KUALA LUMPUR, March 14 (Bernama) -- Malaysia’s industrial production index (IPI) registered a moderate growth of 1.8 per cent year-on-year (y-o-y) in January (December 2022: 2.8 per cent growth), below a market expectation of 2.6 per cent due to dissipating overseas demand.
Public Investment Bank Bhd (PIVB), in a note, said although this was the 17th consecutive month of rise in industrial production, it was at the softest pace since August 2021, which contracted to 0.3 per cent, due to a slower rise in manufacturing and a decline in electricity output.
PIVB expects Malaysia’s economy to rely more on internally generated growth with domestic demand supported by private investment activities, which will likely be stimulated via the implementation of key infrastructure projects.
“We opine that the manufacturing performance output will still trend in tandem with the short-term cyclical weakening in the semiconductor industry, which has continued to grow adversely,” it said.
Given the downside risk from external factors, PIVB said it is maintaining a 3.8 per cent gross domestic product (GDP) growth projection for 2023 versus the 4.5 per cent official forecast.
PIVB said if global GDP growth deteriorates further, falling below the International Monetary Fund’s (IMF) current projection on global growth of 2.9 per cent for 2023, Malaysia’s real GDP growth could be revised lower relative to the current expectations, it said.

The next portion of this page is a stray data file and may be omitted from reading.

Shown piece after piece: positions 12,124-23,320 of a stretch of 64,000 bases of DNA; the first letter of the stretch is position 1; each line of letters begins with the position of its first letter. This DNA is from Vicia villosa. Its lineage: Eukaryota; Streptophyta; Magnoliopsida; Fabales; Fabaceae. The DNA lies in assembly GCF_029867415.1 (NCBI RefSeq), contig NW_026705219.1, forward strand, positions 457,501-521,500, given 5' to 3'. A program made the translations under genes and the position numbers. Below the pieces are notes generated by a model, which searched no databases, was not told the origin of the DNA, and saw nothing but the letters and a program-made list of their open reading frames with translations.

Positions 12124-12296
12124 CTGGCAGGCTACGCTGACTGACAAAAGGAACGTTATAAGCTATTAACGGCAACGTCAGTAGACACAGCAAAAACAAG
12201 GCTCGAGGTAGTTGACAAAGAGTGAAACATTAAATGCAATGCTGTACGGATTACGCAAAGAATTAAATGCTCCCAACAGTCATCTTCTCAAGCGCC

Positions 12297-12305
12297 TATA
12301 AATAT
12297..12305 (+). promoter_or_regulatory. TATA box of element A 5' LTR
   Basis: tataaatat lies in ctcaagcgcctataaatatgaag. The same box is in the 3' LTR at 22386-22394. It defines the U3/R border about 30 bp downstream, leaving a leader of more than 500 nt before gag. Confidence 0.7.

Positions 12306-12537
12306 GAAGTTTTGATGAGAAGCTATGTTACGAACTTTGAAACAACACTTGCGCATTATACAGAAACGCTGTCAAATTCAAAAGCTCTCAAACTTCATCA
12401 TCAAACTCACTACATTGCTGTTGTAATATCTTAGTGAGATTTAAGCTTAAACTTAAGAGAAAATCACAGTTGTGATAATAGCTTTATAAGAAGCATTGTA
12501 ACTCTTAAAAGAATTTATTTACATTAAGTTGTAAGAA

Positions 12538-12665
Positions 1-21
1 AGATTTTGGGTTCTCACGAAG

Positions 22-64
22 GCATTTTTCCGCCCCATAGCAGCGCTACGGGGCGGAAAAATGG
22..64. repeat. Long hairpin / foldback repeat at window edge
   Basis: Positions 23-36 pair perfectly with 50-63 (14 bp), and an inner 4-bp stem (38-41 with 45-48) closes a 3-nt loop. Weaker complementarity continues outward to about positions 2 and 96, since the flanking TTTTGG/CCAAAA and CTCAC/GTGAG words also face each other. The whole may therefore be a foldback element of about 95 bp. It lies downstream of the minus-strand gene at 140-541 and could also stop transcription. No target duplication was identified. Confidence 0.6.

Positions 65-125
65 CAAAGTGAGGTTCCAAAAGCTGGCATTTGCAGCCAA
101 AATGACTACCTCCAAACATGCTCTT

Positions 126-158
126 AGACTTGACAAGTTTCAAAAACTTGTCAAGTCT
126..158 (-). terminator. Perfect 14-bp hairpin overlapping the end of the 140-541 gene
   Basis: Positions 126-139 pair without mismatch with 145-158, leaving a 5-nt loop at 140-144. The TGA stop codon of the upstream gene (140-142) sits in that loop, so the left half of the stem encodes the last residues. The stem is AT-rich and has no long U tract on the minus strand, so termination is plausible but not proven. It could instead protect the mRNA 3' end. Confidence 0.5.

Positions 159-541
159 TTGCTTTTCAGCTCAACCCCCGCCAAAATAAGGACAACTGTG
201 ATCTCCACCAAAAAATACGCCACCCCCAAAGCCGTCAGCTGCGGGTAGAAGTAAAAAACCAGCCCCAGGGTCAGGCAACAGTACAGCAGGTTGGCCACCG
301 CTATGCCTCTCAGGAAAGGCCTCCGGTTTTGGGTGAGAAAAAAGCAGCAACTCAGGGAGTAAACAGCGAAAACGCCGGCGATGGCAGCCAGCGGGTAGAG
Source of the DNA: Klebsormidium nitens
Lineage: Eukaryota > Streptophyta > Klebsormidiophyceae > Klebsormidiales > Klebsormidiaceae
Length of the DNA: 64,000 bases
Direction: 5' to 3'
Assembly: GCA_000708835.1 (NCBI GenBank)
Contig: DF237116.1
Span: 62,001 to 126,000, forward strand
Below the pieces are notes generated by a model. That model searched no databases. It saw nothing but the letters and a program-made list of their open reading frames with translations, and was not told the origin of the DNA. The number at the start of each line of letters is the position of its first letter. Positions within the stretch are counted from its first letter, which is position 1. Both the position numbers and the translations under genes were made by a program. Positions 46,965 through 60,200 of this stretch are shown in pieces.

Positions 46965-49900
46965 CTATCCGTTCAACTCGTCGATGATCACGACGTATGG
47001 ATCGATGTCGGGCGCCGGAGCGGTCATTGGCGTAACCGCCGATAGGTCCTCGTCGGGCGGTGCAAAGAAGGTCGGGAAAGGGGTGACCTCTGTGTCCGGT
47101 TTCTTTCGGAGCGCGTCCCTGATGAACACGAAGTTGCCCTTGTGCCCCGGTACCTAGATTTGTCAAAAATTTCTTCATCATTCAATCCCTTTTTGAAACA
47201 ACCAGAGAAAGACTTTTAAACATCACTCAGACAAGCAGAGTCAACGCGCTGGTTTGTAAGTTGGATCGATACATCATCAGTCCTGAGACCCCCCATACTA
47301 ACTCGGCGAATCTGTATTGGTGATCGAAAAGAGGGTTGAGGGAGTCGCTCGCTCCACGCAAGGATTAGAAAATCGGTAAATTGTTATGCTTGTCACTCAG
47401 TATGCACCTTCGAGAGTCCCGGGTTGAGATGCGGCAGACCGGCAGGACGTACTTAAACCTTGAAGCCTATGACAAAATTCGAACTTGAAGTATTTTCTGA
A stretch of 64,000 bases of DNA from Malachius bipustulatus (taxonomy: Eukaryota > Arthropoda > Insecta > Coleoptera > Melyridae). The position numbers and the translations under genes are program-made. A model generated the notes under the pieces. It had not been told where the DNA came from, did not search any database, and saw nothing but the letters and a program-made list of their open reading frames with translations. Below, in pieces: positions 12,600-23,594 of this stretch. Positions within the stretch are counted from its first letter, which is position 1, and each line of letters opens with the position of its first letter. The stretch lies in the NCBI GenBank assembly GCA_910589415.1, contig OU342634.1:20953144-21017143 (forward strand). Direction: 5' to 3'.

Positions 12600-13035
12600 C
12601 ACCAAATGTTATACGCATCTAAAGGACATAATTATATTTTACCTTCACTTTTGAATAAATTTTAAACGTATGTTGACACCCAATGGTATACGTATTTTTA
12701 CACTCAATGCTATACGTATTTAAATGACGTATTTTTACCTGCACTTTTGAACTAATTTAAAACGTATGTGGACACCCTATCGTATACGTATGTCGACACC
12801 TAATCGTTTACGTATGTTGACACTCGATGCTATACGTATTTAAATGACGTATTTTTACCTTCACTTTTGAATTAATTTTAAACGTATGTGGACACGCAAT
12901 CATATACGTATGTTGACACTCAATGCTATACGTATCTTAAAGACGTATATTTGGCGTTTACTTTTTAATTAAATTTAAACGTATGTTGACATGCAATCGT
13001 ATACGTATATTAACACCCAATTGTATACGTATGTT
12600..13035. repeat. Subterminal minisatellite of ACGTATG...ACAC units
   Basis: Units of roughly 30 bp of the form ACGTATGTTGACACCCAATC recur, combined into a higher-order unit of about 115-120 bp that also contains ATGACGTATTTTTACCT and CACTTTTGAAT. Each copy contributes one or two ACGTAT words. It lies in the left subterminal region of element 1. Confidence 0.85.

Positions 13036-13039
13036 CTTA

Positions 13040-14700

“However, we believe that the negative spillovers from the weakening global environment will be partially offset by China’s full reopening in 2023, which would improve their higher frequency data, in turn benefitting our domestic economy.
“Nonetheless, the pronounced positive spillovers may take much longer than expected,” PIVB said.
Meanwhile, Kenanga Research said the manufacturing output is expected to be particularly weak in the first quarter of 2023 (1Q23) due to poor external demand and tepid global economic conditions.
However, it said there is potential for exports to recover in the short term following the end of major festive periods, especially in China. Manufacturing growth should be supported by robust domestic demand, spurred by an expected rise in tourist arrivals, it said.
Malaysia's PMI showed a slight improvement in February at 48.4 versus January’s 46.5, indicating a fledgling recovery in output despite remaining in the contractionary zone.
“We recently raised our 2023 GDP forecast to 4.7 per cent from 4.3 per cent due to expectations of robust domestic demand, continued fiscal support, and tailwinds from China's reopening.
“However, 1Q23 growth may slow due to fragile global economic conditions and weaker external demand. Downside risks to overall growth remain as a result of the Russia-Ukraine conflict, tenuous Sino-American relations, and possible recessions among major economies,” Kenanga said.
Meanwhile, Hong Leong Investment Bank Bhd said that the global manufacturing purchasing managers' index (PMI) registered a reading identical to a no-change mark in February at 50.0 compared to 49.1 for January halting a five-month run of contractions.
“The upturn in output volume was driven by Asia, benefitting from China’s economic reopening and easing supply constraints.
“Nevertheless, despite the improvement in global sentiment, Malaysia’s industrial production is still expected to remain modest amid a moderate external demand environment compared to the previous year,” it added.
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